7. 1 point

    Help needed for some advice....

    This is a great project. I've heard that those old Seiko tubes couldn't be replaced but always figured there must be a way if you had the right tools and a bit of talent. I think someone else did the same job a while back and put together a document on it but I've long ago lost the links. I did a similar job to a chronograph cases a while back which had stripped out threads for the pushers. Like you I used stainless steel tubing and turned it down on a watchmakers lathe (Peerless 8mm). It wasn't too much work but it did take time- the RPMs need to be kept low and a carbide graver worked the best.
  8. 1 point

    Loose roller on new balance staff

    If you are doing that sort of job then you must have a staking set,use a domed punch to close the hole. Sent from my iPhone using Tapatalk
  9. 1 point

    Watch case size

    Almost certainly no such chart exists. Notwithstanding that a lot of cases don't have an ID on to start with, watch manufacturers will have designed their cases to fit their choice of movement-with-dial so there is no need/incentive to have some industry wide 'bestfit' chart. Important dimensions can always be found on a great resource like ranfft. Here you can find your movement and its key attributes (click on the Comments about the data link on a ranfft page to get help on what the terms mean if you need to). If you find the dimensions for your movement and then were to find a case that was designed to house a different movement but that has the same (or very nearly the same) dimensions then there's a good chance your movement will fit. The 'wildcard' however can be the dial e.g. the outside dimension of a 11.5''' movement is typically 26mm but the dial on it could be anything upwards of this and vary by several mm from manufacturer to manufacturer depending on their design of their watch.. With this in mind it might be helpful to understand what exactly you're trying to do e.g. what specific movement you have; what is the dial width; and when you say 're-case' are you trying to find a replacement case etc.?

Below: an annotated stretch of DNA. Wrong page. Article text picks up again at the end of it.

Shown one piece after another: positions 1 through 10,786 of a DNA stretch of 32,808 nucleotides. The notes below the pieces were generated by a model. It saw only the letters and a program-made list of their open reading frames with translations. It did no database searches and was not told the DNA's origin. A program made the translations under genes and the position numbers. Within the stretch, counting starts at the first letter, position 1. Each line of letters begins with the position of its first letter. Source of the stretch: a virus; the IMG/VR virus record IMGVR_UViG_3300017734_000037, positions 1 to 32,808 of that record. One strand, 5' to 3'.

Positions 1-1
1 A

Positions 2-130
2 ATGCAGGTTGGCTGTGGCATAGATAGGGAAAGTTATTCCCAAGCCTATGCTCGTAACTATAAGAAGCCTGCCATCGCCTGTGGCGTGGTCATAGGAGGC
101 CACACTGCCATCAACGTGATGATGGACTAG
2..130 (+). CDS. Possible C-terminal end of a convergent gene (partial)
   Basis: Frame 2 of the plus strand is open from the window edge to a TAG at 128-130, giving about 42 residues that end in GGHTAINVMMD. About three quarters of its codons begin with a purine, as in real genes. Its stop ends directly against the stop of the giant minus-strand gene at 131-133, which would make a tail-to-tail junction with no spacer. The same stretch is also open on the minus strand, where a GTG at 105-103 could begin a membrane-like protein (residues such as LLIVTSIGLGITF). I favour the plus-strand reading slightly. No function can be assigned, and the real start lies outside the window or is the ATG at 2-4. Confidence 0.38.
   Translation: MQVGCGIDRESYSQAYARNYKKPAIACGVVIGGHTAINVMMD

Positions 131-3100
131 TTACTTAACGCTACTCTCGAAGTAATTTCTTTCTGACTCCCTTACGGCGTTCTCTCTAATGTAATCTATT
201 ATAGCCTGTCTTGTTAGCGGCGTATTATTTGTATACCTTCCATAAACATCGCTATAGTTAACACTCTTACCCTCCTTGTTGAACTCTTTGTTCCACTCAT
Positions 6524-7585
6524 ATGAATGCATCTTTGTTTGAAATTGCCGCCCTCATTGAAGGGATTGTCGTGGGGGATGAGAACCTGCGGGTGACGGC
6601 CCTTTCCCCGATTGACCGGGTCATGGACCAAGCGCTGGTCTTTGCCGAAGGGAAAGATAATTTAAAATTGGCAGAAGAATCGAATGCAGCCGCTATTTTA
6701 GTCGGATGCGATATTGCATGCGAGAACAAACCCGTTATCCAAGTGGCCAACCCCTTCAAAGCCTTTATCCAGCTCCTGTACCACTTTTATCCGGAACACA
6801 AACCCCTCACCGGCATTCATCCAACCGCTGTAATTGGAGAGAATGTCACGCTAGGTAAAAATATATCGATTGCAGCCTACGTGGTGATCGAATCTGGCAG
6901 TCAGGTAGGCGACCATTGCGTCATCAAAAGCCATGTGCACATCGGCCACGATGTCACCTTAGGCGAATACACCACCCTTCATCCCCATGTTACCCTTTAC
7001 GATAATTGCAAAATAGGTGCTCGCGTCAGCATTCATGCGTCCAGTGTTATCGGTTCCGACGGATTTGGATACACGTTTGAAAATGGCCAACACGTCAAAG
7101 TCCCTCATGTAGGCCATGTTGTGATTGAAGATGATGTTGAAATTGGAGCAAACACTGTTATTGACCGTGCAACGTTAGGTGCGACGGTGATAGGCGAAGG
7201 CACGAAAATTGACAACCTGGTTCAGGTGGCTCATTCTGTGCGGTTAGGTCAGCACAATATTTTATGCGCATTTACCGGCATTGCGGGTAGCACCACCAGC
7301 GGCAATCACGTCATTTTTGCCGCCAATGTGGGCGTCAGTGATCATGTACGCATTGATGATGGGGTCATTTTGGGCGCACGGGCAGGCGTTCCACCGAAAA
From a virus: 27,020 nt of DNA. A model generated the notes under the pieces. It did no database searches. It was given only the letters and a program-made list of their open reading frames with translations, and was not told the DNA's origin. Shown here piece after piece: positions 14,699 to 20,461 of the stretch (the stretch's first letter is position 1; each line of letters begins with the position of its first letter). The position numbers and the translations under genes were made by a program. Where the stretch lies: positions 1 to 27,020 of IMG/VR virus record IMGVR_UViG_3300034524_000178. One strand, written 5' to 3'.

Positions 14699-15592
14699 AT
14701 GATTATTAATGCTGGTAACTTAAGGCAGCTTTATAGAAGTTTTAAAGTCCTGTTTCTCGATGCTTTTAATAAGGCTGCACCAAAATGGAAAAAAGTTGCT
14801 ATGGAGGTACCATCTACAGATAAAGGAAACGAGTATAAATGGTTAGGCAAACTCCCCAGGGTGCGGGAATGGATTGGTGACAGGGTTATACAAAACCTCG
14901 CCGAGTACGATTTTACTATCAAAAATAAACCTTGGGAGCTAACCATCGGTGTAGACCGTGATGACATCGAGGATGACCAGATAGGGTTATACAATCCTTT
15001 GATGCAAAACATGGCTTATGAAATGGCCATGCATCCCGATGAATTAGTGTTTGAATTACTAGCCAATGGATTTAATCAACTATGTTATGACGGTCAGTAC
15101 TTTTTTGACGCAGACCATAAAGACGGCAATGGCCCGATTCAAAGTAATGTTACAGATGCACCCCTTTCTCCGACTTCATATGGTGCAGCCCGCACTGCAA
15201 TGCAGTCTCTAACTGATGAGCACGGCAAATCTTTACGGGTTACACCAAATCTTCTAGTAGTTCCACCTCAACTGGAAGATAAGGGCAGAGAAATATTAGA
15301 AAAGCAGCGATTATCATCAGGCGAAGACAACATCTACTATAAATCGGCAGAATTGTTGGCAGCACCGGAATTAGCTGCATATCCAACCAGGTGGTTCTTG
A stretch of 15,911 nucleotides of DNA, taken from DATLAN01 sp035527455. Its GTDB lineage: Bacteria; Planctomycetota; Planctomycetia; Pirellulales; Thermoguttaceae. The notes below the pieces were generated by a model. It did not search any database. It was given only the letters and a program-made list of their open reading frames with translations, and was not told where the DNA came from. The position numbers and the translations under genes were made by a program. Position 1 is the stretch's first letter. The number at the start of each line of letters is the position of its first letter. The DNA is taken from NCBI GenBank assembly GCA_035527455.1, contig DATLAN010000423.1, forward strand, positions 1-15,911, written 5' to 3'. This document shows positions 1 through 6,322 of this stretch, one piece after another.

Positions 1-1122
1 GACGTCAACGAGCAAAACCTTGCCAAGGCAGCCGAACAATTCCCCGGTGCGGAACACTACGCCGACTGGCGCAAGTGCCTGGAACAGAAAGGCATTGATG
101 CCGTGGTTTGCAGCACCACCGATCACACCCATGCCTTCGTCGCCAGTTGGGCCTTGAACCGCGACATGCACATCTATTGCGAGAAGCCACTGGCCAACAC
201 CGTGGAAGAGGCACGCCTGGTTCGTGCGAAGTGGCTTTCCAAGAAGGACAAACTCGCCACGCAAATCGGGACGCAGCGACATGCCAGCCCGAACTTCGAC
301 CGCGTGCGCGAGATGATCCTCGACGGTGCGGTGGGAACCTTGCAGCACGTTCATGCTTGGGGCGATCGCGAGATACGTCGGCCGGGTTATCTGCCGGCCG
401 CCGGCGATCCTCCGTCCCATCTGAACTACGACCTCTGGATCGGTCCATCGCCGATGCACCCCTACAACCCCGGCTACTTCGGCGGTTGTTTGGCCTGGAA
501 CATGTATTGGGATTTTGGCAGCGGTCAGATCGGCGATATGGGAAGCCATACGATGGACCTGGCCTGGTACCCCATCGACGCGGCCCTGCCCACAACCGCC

10. 1 point
    I have an Electrical Engineering degree and this would scare me. Don't like those written logic problems...If Jane has 2 dolls and Mary has 5 then when Mary gives Jane one doll, what is Jane's birthday. Sent from my GT-N5110 using Tapatalk
  11. 1 point

    Some Of My Watch Lathes

    I honestly don't know how many lathes I have. About 5 years ago it was over 70. Counting Turns and Jacot lathes I am sure the number is well over 100. Some of the real expensive ones such as the larger size Derbyshire and Levin instrument lathes, a double pedestal Boley production Lathe and several more Levin WW (8mm and 10mm) lathes were not in the pictures. I also have two Sincere lathes. One I bought brand new years ago and another I purchased recently that is going to have to be restored. If I have time I will post pictures of these at a later date. I have been collecting these for the past 45 years and have no interest in selling them; at least not for several more years. david